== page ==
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Baby Boomer Marketing: Peace And Release

Do You Know A Boomer?


Portland baby boomers, like all boomers, are not a rare breed.

They’re not like NFL players or Olympians. Do you know one of them?

Boomers live next door, stand in line, drive their own car.

But how do you reach them?

Check their history.

  • Their Parents: It’s either the Greatest Generation from WWII, or the Silent Generation born during the Great Depression or WWII.

Boomers are torn like no other generation. They respect the old ways and strive to stay current with the new. With others, it’s all about the latest thing. Not boomers.

Reaching them breaks down into two choices: pitch nostalgia, or pitch high-tech. Make old ‘new’ again, or make new amazing and irresistible.

They ignore everything in between because like everyone else, they think they’ve got a handle on it.

Gone are the days of kids rummaging through their old man’s sock drawer and finding boxes of medals from The Forgotten War in Korea. It was called a Police Action, so young boomer asked their dad, “Were you a policeman?”

The Silent Generation¬†said, “No,” then changed the subject. The Marine Corps doesn’t give Silver Stars and Purple Hearts for engaging conversation.

No research shows Chatty Cathy the talking doll, or any other talking toy, replaced parental conversation. They just filled in the gaps.

Boomer business marketing needs to fill the gaps, too.

  • Their Cohort: Workers, students, and hippies.

In spite of the attention to freak flags and drugs, not every baby boomer tuned in, turned on, and dropped out. Not all shirked responsibilities in search of their higher power, though enough did to make a lifestyle of down and out bliss a reflection of what might have been.

What goes through boomer’s mind when they pick up a guitar and play Imagine by John Lennon?

Is it, “What went wrong,” or, “We got it started?”

Baby boomer marketing needs to stay positive. Life changed between the commune and the suburbs. Boomers became visions of their parents because they didn’t want to screw up their kids.

Even the most groovy dude can’t look at his five kids with four flower child mommas and say, “I got it right.”

Boomers care about good schools, safe cities, and a secure future.

After the Crash of 2008, it’s all been up in the air, but values hold true. Kids grow up, Detroit falls down, and the future is as uncertain as ever.

Throw boomers a bone to help them stay calm. Exercise, nutrition, and a stable stock market helps.

Plan accordingly.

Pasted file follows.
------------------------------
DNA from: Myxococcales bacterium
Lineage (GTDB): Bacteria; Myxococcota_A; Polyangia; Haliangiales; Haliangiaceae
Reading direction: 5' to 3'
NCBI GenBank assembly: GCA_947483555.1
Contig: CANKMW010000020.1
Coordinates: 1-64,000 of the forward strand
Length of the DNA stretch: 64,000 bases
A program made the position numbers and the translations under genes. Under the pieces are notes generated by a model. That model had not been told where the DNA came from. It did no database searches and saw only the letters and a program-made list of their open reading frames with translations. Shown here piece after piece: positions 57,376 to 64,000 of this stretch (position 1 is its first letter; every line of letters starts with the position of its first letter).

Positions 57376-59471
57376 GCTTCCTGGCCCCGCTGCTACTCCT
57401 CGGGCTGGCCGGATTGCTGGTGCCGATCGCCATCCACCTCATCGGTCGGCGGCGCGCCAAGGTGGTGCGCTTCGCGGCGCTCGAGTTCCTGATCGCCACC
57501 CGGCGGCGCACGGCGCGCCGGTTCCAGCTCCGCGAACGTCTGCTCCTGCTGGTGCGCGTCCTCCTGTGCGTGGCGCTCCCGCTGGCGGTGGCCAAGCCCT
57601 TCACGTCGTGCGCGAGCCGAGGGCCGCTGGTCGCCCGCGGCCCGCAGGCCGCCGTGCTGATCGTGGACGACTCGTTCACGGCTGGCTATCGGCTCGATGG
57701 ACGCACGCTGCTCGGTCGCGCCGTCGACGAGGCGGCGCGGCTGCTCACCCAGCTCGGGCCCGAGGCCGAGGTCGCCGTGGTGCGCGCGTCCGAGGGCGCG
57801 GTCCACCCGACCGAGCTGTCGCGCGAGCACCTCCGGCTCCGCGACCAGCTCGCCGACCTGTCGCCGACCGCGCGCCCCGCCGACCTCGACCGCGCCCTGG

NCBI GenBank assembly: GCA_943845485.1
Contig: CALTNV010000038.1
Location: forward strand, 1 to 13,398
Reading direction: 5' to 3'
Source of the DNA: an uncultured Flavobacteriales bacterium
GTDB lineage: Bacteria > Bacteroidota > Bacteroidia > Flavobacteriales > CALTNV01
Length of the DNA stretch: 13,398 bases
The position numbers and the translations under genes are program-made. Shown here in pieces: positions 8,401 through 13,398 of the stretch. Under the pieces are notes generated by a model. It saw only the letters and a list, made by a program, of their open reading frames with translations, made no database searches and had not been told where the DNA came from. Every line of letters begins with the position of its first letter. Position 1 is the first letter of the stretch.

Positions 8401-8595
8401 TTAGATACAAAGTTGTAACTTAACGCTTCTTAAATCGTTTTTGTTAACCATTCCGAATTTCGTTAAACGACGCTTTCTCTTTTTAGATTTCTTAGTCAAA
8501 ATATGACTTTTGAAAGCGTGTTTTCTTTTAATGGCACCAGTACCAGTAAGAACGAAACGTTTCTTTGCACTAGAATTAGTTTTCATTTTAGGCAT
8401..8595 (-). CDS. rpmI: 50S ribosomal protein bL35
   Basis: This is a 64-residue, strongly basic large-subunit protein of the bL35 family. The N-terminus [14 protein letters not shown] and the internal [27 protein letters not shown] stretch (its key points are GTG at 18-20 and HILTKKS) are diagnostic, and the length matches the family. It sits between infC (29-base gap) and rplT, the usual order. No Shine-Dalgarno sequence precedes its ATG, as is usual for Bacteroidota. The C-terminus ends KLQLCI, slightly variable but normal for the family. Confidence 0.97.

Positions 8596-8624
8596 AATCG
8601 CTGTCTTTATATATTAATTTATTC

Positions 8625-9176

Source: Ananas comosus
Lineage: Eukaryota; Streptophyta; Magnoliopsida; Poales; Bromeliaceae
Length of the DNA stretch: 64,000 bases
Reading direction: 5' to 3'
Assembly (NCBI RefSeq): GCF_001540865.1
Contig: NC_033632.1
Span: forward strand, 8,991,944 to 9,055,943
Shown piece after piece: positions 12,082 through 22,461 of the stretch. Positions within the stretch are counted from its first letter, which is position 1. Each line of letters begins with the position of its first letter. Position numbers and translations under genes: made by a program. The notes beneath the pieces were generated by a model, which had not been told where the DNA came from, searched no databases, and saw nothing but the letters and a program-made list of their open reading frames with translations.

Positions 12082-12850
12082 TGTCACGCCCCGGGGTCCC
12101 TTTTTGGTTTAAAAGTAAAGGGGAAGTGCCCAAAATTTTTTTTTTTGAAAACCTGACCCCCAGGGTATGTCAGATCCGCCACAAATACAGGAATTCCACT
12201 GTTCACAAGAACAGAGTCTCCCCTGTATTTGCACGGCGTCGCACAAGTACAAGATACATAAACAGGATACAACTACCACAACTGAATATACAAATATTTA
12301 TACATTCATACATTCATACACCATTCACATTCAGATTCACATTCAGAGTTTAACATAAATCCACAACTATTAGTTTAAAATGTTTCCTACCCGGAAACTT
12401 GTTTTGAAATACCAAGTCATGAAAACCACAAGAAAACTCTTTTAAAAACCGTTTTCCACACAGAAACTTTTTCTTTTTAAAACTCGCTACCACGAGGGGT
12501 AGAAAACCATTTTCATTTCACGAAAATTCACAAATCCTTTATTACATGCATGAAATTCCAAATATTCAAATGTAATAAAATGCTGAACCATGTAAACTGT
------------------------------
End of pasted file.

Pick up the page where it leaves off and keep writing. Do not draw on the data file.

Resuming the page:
• Their Kids: The wanted, the surprise, the mixer.

Joe Queenan talks about his early life in ‘One For The Books.’ His dad was a high school drop out condemned to a life of hardship, but he always read books.

Queenan says he went to bed hungry more than once, but he always read books. He says he reads more than a hundred a year. One reason he explains is that real life isn’t as intriguing as the life in a book. So far he hasn’t mentioned how children cut into his reading time.

Boomers grew up before the Nanny State kicked into gear, but with one horror after another in mass media, their kids became objects to protect.

Who does boomer protect once their kids have grown? It’s not an off/on switch to flip one day.

In their search for relevance, boomers protect the environment, animals, and a way of life. They want to set an example for their kids to follow, but miss one important step.

Embracing the Sandwich Generation means reaching out to both kids and parents. They need help in planning, in finding resources, and tools to cope.

Helping kids deal with college loan debt is one thing. Enlisting mom and dad in a modern high-tech living community geared for independence, then assisted living, and finally nursing home is another.

What is the right thing to do? Let the kids work it out? Leave the old folks alone in their decisions? Or make a difference in all their lives.

Baby boomers spin harder to cover the bases than any generation before or since.

If you want to reach them, show you understand the pressure, then offer a release with peace.

Boomers love the idea of peace.

What do you offer the Boomer Market?



About David Gillaspie


  1. Nancy Lewis Swendsen says:

    “Boomers are torn like no other generation. They respect the old ways and strive to stay current with the new.”

    This is so TRUE! I have a father who served in the Korean War and I have to text to get through (sometimes) to adult children because most times they answer a text! We were raised by the Veteran Generation and we are tutored by the details of the younger generation.

    I asked one of these of younger generation, “I am watching to see how you handle the demands of the details of your lives AND spontaneity.”

    • David Gillaspie says:

      I’ve had the same texting experience. These youngsters don’t even answer their phones, except to text. In some ways it’s good to know they can read and write in a new format.

      If Boomers come in three varieties, early-middle-late, then the middle group has the best of both worlds, a foot in the past and future. As a Middle Boomer AND middle child, it’s seems so clear.

      A degree in American history improves the view of this know-it-all, and our Boomer-ness gives so much to know. A perfect storm?

      I’ve got a feeling you’ve had many conversations with younger generations that left them spinning.

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